Remote Learning or the Unexpected Digitization of the Bulgarian Education
Albena Spasova, CEE Multi Country Education Lead at Microsoft, talks about the horizons and pitfalls of the digital education, how students learn and communicate, how teachers should be up to date with the innovations and why is important to be а lifelong learner.
When schools were closed all over the world, educators were facing a massive challenge on how to keep students learning and engaged without the face-to-face closeness and comfortable daily routine of a classroom. According to the data from UNESCO, up to 1.6 billion students (or 91,3 % of total enrolled learners) have been affected by school closures in more than 194 countries worldwide. And many teachers had to move online to continue teaching and support students. Bulgarian schools were also embracing new reality with proactivity towards adopting new tools for remote learning. How they succeed and what are the lessons learned? Read what Albena Spasova, CEE Multi Country Education Lead at Microsoft, has to say.
Bloomberg TV Bulgaria
“Bulgaria has become an example of how to move quickly and effectively to remote learning.” That is what Albena Spasova, CEE Multi Country Education Lead at Microsoft, said in an interview with Veronika Denizova for Bloomberg TV Bulgaria. She took part in the programme “In Development” where she mentioned the good reaction from MoE as the schools closed due to the COVID-19 pandemic. “However, a good reaction does not mean that everything is over “, Spasova pointed out. She noted that the teachers should continue to be trained in digital technology, so they can easily adopt the hybrid education in the future. The remote learning will be somehow implemented in the educational model and this is going to benefit students, the labor market and business. “We need to prepare children for the dynamic and different environment, to develop other social skills related to critical thinking, cooperation, information exchange, and not to use only the traditional model,” Spasova said. Watch the whole interview in the link below and find out why the development of social skills and adaptability are crucial for the future of children and more interesting things.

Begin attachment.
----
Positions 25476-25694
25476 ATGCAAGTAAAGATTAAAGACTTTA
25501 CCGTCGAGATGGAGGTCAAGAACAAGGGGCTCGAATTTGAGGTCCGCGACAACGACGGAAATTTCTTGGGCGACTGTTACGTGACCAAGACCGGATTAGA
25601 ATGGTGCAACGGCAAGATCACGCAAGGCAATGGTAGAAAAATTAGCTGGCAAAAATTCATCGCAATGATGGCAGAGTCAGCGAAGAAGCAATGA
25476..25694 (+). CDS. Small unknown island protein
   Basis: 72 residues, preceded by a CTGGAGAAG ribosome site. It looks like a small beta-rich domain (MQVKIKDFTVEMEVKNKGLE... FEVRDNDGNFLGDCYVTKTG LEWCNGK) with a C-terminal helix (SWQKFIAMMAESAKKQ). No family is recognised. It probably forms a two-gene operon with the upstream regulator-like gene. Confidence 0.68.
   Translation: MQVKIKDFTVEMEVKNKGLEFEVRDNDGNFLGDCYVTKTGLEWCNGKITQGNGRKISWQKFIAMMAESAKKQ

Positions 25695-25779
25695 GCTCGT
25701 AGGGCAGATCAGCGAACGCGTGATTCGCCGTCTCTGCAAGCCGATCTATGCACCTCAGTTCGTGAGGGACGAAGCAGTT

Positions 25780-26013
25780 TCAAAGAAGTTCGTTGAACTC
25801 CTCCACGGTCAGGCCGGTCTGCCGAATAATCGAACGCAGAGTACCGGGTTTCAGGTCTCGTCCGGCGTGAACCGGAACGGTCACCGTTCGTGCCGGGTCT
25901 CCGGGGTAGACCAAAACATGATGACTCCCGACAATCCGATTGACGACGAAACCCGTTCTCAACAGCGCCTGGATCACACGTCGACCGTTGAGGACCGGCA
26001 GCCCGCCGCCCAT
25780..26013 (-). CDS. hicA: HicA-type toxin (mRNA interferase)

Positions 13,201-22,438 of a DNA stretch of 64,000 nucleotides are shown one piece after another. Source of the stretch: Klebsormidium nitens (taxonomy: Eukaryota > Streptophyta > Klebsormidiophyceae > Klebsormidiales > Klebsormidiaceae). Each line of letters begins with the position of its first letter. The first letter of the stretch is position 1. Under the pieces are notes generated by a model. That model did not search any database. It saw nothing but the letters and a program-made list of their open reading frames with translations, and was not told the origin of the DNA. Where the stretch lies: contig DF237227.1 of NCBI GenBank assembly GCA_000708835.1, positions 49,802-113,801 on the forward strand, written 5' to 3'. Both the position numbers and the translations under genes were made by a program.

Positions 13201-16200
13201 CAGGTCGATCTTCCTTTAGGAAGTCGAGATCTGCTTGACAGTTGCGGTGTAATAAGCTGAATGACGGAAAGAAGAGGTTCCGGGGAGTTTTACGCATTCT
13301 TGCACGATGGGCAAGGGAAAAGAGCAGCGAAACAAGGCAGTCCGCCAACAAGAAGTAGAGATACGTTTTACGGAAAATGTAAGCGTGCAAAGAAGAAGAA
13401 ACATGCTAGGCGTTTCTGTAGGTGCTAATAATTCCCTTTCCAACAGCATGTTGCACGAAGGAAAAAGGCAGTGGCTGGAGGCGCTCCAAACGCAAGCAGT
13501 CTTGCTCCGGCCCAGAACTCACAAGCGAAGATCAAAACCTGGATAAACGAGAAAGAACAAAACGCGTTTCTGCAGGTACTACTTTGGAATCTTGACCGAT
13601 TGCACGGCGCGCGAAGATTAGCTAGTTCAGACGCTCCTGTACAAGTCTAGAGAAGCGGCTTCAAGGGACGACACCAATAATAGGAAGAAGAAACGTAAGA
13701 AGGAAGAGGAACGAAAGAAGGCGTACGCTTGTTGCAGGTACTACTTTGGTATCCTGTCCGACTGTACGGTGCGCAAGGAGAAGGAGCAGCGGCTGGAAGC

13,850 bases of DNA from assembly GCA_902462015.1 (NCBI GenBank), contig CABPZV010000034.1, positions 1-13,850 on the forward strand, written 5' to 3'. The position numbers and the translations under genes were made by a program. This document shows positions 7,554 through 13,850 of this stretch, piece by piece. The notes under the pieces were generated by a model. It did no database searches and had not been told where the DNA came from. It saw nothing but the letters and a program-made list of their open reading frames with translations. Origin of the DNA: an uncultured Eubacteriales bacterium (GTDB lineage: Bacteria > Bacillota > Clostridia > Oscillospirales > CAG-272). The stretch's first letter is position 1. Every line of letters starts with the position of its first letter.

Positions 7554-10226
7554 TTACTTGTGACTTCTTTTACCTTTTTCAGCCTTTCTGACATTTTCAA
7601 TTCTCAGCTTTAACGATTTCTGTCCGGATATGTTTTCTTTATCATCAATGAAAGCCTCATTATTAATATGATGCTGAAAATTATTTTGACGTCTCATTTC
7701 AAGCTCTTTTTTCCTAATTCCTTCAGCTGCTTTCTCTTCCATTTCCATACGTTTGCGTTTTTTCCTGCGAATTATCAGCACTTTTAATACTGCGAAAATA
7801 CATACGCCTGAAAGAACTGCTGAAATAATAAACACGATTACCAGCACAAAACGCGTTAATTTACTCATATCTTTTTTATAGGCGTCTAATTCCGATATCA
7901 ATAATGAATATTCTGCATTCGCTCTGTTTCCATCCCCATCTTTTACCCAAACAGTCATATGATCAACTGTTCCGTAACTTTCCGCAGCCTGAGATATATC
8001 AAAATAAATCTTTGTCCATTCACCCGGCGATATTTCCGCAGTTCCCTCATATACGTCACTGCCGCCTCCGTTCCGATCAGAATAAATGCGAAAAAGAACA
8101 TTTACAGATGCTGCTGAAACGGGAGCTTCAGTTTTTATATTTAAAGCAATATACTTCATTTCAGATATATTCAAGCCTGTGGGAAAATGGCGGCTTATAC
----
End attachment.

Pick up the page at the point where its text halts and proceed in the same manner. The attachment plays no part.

“The students today can’t remember a time they were not wi-fi connected. They don’t draw a distinction between talking to their friends face-to-face or talking on-line, doing schoolwork in class or in a coffee shop or from home. Students today don’t learn how to use technology, they use technology to learn.” That is how Albena Spasova described the children of today to Mirela Vavova, journalist for Economic.bg. She cited data that shows that by 2030, advances in technology will cause major disruptions in the workforce, as automation could replace up to 50 percent of existing jobs in the U.S. alone. Occupations associated with lower education attainment levels will decline by up to 11.5 million jobs in the U.S. At the same time, the fastest growing occupations will require higher-level cognitive skills in areas such as problem solving, critical thinking and creativity, and 30 to 40 percent of jobs will require explicit social-emotional skills. “To be successful in the workplace of tomorrow, we must help students today to become adaptive, lifelong learners”, said Albena. Microsoft views investing in Education as an investment in long-term economic growth and prosperity around the world. “That’s why we specifically invest in technology that helps people—like students—develop skills.” Last year Microsoft trained 200K to make sure they are onboarded and prepared for remote learning. “In Bulgaria we prepared video lessons, localized in Bulgarian the digital skills curriculum which is available to anyone for free and we also invested in trainings and reached more than 35% of the teachers in Bulgaria”, said Albena Spasova. Follow the link below and find out why every child has the right to dream about being the next Stephen Hawking, Michio Kaku or Katherine Johnson and more interesting topics.
When schools will physically reopen, teaching in Bulgaria will not look the same as before. It may be that this large-scale disruption will accelerate deeper education transformation and that some of the best parts of remote learning will be retained and be integrated into the future curriculum. In this new reality, educators empowered with technology will have an opportunity to create a more flexible and inclusive learning environment.